Please use this identifier to cite or link to this item: http://rportal.lib.ntnu.edu.tw:80/handle/20.500.12235/86521
Title: 應用華語歌曲及錄音軟體於華語教學之課程設計
The Usage of Chinese Songs and Recording Software in Mandarin Curriculum Design
Authors: 信世昌
Shih-Chang Hsin
張瑞祥
Adam Daniel Gault
Keywords: 華語教學
學習動機
中文歌曲
模仿學習
錄音軟體
Teaching Chinese as a Second Language
Motivation
Chinese Songs
Mimicry
Recording Software
Issue Date: 2015
Abstract: 華語在近幾年已成為學習第二外語的熱門選擇,尤其隨著中國在國際地位的提高,以及在軍事及經濟發展各方面都不斷成長,華語學習的需求趨勢預估將有增無減。《每日電訊報》針對碩士畢業人士應學習的語言做排名,華語是亞洲區語言第一名,並且是全世界第四名。 很多人對於華語作為第二外語的學習深感興趣與動機,然而,對非母語人士來說華語學習極具挑戰。尤其很多學生在初學階段抱持興趣,但是隨著程度加深,會有越來越多人放棄學習。因此,隨著華語學習需求的增加,華語教師的需求也隨之增加,華語教學方法的設計與探討也成為重要的研究對象,發展能夠不斷維持學生動機的課程設計,讓無論初級或高級階段的學生都能保持興趣,更是華語教學亟待探討的主題之一。 本研究探討改進的方式之一,是以中文歌曲作為教材的課程設計,以引起學生的學習興趣。研究並探討什麼樣的歌曲適合作為教材以及適合的教學方式,並以焦點團體教學方式探討教學效果。研究發現,以歌曲作為課程設計的主軸,能夠引起學生的學習興趣與動機,無論是內在還是外在動機,並符合馬斯駱(Maslow,1943)所指出的動機來自於自我認同。透過中文歌曲,學生能以多元方式探索與認識華語本身以及華語文化。 作為第二外語,華語這片學海對非母語人士來說浩瀚無窮,常使學生感到挫折。因此研究者希冀透過本研究,在華語教學的教學方法上帶來一些新的見解與嘗試,進而提供華語教師作為多元教學參考。貢獻在於希望教師藉由採用以中文歌曲為輔助教材的教學方法,能讓學生藉由中文民歌、流行歌以及古典民謠等歌曲更認識華語、華語文化甚至認識自己,進而對華語學習保持不滅的興趣。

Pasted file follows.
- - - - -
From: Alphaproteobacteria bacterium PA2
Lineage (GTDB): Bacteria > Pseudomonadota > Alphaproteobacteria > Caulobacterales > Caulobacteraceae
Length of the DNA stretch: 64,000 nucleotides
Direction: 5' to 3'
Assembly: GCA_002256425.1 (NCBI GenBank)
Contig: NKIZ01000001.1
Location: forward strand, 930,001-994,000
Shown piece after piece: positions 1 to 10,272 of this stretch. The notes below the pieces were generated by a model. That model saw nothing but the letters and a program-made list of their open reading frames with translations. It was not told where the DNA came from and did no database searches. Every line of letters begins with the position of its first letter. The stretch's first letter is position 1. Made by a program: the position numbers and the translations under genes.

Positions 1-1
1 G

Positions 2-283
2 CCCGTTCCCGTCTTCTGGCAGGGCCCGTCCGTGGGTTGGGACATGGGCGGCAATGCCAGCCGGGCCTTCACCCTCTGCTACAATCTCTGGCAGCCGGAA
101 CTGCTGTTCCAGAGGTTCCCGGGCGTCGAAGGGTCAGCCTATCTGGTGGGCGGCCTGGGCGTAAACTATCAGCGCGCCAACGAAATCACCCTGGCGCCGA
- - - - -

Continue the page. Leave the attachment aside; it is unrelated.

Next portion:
Regarding foreign language study, in 2014 Mandarin Chinese is hot and only growing hotter. Britain’s Telegraph Newspaper ranks Mandarin as the top Asian language for graduate jobs, and fourth in world languages overall. With the world’s largest population of native speakers, qualified Chinese teachers and classroom seats are in great demand. This is a trend that has only been growing in recent years, as China increasingly commands a more powerful and influential military, diplomatic, and economic international presence. However, as Chinese language students progress into upper semesters, their overall numbers drop precipitously. On the one hand then, Chinese holds tremendous appeal for beginning students, while on the other hand it remains for non-native speakers, arguably one of the world’s hardest languages to learn. Still, with this being the case, it only makes it more imperative that Chinese language educators and university programs find ways in which to retain students’ initial enthusiasm, and stem the flow of upper semester student attrition. In this paper, I discuss some of the reasons behind this attrition, how the introduction of music, specifically Chinese songs, can alleviate the drop in student numbers, which songs are suitable as classroom material, and what is to be expected from their proper implementation. It is the author’s assertion that through the use of songs as a curriculum backbone, a new avenue opens for students. Chinese songs allow students to explore and immerse themselves, in a dynamic and expressive new form of their language study. Motivation is piqued and the excitement of new language learning rekindled. I also discuss motivation as it manifests intrinsically, or extrinsically. Further the research provides support for the position that our motivations are born of our sense of self, as evidenced in Maslow’s Hierarchy of Needs (1943). Chinese in its immensity has a propensity to overwhelm students. It is to the benefit of the entire endeavor, Teaching Chinese as a Second Language, that dynamic learning programs are infused into pedagogical settings. This paper introduces focused teaching goals, stressing realistic student expectations, and measured outcomes. It is hoped that as students familiarize themselves with the hooks of Chinese folk, pop, or classic era music, that they will become further hooked by the fascinating study that is Mandarin Chinese. On the one hand then, Chinese holds tremendous appeal for beginning students, while on the other hand it remains for non-native speakers, arguably one of the world’s hardest languages to learn. Still, with this being the case, it only makes it more imperative that Chinese language educators and university programs find ways in which to retain students’ initial enthusiasm, and stem the flow of upper semester student attrition. In this paper, I discuss some of the reasons behind this attrition, how the introduction of music, specifically Chinese songs, can alleviate the drop in student numbers, which songs are suitable as classroom material, and what is to be expected from their proper implementation. It is the author’s assertion that through the use of songs as a curriculum backbone, a new avenue opens for students. Chinese songs allow students to explore and immerse themselves, in a dynamic and expressive new form of their language study. Motivation is piqued and the excitement of new language learning rekindled. I also discuss motivation as it manifests intrinsically, or extrinsically. Further the research provides support for the position that our motivations are born of our sense of self, as evidenced in Maslow’s Hierarchy of Needs (1943). Chinese in its immensity, has a propensity to overwhelm students. It is to the benefit of the entire endeavor, Teaching Chinese as a Second Language, that dynamic learning programs are infused into pedagogical settings. This paper introduces a program of 12 songs, followed by focused teaching goals, stressing realistic student expectations, and measured outcomes. It is hoped that as students familiarize themselves with the hooks of Chinese folk, pop, or classic era music, that they will become further hooked by the fascinating study that is Mandarin Chinese.
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